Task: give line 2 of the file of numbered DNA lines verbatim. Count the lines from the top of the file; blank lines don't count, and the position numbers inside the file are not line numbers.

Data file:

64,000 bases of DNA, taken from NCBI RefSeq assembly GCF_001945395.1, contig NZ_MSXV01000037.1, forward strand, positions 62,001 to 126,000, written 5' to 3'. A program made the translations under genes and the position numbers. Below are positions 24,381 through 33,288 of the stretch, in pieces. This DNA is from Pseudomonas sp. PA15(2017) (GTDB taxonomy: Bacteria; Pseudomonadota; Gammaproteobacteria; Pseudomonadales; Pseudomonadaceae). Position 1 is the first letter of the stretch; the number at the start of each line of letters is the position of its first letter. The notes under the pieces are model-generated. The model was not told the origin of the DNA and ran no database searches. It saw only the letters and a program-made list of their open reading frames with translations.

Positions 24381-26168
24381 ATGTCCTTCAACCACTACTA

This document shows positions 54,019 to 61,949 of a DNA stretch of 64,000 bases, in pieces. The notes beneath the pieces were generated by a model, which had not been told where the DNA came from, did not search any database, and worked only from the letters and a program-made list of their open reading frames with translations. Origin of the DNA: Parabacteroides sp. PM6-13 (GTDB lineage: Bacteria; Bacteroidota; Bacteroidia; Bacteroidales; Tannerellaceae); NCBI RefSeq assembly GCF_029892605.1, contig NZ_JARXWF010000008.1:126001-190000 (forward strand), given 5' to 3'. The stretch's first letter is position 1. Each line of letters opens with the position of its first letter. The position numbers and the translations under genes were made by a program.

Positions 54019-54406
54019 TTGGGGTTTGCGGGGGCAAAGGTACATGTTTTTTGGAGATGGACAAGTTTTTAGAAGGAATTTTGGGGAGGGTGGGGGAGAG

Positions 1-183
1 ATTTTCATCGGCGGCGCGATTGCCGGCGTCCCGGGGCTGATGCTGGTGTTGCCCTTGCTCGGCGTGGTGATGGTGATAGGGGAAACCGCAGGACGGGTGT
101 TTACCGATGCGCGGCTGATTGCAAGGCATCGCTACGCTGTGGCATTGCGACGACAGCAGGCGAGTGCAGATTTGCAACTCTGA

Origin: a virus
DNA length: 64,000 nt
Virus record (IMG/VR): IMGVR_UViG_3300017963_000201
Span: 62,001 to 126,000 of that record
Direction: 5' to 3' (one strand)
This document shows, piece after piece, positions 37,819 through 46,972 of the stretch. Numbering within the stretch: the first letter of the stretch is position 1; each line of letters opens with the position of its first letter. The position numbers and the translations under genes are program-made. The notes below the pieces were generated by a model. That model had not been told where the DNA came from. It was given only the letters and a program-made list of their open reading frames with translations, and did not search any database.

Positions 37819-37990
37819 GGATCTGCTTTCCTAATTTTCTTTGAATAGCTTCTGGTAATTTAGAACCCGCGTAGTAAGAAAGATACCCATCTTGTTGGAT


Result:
Positions 24381-26168